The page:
In 2006, after ten years at the helm of my first start-up and having successfully transitioned the company from a focus on the small business market to the mid-market and having prepared the company to scale rapidly, I brought in an outside CEO followed by a venture partner and I stepped aside from the day to day management of the company for a much needed break.
One of my first goals was to find a place to get away, relax and refocus. Having grown up near the east coast my first thought was a place at the beach but being anchored in Kansas City the coast was both too far away and far beyond my budget. I had never been a lake person but in the summer of 2006 I had rented a condo on the water at the Lake of the Ozarks and became enchanted with all that lake life had to offer. There were even more water oriented activities available than there were at the beach plus the Ozark Mountains were all around. The Lake of the Ozarks has 87 square miles of surface area and over 1200 miles of shoreline, more than the state of Florida.
My initial intention was to buy a condo, small home or townhome however with that expansive amount of shoreline I was confounded when it came to picking a location. In addition to finding a place to live I also had to think about a boat and I knew that because of the amount of traffic on the lake during the summer that I would need a decent sized boat. Then, one afternoon while standing in line at the polls to vote in the November 2006 elections, I ran into a neighbor who I discovered spent a lot of time at the lake. When I asked him where he stayed he told me that he stayed on his boat. Problem solved. I bought a Carver 570 Pilothouse, christened the “Irie Mon”, and for most of the next two years I lived on the water. I can’t, in all honesty, say that it was a particularly useful investment of time nor money but it was one of those living the dream types of experiences that I would have regretted had I not done it.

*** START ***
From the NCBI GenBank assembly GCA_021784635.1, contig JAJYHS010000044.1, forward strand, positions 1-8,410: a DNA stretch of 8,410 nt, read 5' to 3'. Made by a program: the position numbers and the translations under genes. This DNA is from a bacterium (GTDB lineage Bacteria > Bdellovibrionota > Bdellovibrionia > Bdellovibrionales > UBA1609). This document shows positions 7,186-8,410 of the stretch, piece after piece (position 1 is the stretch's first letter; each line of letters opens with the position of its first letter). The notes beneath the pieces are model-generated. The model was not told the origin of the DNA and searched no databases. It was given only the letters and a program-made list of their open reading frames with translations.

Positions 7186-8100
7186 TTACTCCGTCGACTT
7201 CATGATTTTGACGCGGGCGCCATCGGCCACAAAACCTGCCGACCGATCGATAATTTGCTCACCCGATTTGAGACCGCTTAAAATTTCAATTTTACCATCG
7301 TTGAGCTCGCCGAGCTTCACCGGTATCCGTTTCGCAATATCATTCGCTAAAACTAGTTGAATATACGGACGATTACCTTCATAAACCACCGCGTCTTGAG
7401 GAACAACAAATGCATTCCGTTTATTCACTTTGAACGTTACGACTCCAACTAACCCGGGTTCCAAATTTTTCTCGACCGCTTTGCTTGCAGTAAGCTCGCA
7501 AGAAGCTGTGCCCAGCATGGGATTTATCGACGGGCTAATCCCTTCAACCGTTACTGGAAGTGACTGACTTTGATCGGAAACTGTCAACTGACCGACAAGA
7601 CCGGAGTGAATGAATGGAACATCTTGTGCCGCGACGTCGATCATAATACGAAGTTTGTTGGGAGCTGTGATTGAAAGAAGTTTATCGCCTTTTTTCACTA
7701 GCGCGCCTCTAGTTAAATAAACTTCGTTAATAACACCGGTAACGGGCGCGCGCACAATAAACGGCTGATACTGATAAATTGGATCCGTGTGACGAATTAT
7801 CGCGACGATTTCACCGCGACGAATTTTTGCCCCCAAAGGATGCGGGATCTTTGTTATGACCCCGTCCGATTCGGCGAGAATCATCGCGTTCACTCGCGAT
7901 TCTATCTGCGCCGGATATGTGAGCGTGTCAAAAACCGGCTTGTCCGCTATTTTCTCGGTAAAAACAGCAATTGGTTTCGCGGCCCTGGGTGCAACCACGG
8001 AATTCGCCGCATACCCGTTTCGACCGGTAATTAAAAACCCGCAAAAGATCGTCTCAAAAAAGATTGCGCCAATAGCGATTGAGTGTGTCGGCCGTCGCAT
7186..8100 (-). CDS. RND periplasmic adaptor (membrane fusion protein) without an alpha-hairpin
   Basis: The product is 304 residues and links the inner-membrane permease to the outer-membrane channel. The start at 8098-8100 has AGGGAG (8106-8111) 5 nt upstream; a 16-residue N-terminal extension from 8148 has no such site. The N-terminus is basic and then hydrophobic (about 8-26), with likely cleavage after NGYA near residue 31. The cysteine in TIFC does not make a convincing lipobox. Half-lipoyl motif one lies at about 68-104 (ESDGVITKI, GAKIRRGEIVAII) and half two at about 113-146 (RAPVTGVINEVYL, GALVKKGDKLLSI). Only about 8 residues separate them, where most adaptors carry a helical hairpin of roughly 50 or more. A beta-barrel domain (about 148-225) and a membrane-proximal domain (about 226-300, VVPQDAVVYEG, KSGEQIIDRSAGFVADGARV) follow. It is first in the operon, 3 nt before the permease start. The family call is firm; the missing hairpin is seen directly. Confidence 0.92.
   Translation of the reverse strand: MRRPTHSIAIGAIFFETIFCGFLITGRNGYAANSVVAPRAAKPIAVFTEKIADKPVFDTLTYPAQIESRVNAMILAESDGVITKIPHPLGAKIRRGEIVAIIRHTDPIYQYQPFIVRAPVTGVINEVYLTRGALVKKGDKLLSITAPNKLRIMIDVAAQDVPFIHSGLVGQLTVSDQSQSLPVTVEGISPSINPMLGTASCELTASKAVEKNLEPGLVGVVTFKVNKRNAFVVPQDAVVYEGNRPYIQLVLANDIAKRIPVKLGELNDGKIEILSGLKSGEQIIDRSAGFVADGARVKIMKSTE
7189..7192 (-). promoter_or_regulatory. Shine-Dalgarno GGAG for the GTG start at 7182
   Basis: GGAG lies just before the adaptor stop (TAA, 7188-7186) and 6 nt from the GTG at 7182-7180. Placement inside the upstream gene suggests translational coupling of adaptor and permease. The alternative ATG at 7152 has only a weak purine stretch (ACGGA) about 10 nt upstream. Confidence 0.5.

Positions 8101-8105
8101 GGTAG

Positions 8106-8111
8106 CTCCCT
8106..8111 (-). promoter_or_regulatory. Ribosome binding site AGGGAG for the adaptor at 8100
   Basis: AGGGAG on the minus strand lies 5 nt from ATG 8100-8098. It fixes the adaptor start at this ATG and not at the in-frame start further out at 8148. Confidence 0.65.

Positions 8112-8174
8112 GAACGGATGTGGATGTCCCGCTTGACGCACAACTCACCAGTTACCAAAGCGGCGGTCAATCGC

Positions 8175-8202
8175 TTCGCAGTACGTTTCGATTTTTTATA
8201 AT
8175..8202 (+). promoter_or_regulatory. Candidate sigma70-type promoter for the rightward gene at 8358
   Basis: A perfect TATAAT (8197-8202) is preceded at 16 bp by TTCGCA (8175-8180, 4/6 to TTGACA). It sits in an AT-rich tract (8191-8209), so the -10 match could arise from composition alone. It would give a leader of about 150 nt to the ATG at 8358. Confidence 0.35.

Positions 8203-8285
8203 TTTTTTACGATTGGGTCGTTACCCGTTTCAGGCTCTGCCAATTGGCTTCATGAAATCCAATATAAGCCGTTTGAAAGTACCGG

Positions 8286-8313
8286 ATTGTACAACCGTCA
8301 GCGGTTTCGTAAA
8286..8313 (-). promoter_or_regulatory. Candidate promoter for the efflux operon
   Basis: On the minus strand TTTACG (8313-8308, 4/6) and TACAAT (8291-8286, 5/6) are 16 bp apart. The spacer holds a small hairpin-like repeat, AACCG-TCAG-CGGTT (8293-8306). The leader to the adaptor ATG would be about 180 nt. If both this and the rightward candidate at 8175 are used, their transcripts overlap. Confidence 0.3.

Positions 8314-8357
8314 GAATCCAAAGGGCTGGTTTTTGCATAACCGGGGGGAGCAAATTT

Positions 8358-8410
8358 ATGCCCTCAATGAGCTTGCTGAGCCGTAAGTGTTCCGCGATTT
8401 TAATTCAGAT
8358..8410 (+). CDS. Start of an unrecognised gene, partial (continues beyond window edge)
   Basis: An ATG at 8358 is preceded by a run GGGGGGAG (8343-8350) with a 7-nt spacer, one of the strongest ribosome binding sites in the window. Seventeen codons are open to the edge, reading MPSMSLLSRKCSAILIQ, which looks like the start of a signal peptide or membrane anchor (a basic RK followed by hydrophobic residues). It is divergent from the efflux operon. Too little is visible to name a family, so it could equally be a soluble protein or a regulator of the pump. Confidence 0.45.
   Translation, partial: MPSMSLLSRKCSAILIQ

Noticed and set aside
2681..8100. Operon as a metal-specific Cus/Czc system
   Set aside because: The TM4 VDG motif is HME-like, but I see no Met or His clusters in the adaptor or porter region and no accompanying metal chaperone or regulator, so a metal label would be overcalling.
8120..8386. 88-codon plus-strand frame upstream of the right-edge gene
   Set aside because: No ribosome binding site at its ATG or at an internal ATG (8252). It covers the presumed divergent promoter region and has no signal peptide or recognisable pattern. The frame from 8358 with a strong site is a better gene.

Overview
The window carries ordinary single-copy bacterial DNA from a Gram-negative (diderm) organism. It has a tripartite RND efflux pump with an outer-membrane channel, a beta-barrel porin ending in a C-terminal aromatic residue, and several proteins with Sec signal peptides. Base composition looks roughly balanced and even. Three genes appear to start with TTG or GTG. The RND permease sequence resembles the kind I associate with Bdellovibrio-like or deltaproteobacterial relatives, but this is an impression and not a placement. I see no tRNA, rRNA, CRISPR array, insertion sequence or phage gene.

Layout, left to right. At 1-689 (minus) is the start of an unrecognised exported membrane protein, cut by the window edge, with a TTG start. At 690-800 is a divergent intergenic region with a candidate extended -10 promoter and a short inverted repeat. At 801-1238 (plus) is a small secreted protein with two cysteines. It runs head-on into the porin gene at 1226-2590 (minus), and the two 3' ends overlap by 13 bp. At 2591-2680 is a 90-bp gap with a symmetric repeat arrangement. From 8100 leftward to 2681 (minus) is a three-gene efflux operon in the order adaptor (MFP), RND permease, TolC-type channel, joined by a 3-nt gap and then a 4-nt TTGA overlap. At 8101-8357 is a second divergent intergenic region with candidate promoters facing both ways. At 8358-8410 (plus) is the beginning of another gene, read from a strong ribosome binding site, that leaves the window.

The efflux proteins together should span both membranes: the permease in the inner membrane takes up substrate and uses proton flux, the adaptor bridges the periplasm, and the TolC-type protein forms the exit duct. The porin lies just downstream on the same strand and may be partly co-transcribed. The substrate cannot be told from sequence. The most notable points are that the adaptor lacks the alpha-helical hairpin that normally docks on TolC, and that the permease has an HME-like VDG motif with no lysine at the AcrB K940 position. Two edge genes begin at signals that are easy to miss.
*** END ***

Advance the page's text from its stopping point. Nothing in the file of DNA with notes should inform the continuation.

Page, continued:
I harbored my boat in the marina at what is today known as Camden on the Lake. Taking up residence at the lake, about 3 hours from Kansas City, allowed me to remain close to both family and business. In 2007 I lived full-time on the boat but in 2008 I returned to active management at my company and so split my time with weekends on the boat and weekdays back in Kansas City.
The Irie Mon had three staterooms, two heads, a laundry, a full galley indoors and a mini-galley with grill topside on the bridge so it was big enough to live aboard without being cramped and had room for family and guests yet it was small enough that I could manage and pilot it without a crew.
Tour the Irie Mon
Living in a limited amount of space aboard a vessel that moves brings about a new dimension to one’s sense of freedom and control. And living full-time in the marina is a cultural immersion experience in itself. In Graham Greene’s classic children’s book “Wind in the Willows” set in pastoral England the somewhat sophisticated and slightly mischievous Ratty says to Mole, “There is nothing – absolutely nothing – half so much worth doing as simply messing about in boats. In or out of ’em, it doesn’t matter. Nothing seems really to matter, that’s the charm of it. Whether you get away, or whether you don’t; whether you arrive at your destination or whether you reach somewhere else, or whether you never get anywhere at all, you’re always busy, and you never do anything in particular; and when you’ve done it there’s always something else to do, and you can do it if you like, but you’d much better not.”
By: Bob LaGarde
Updated April 20, 2016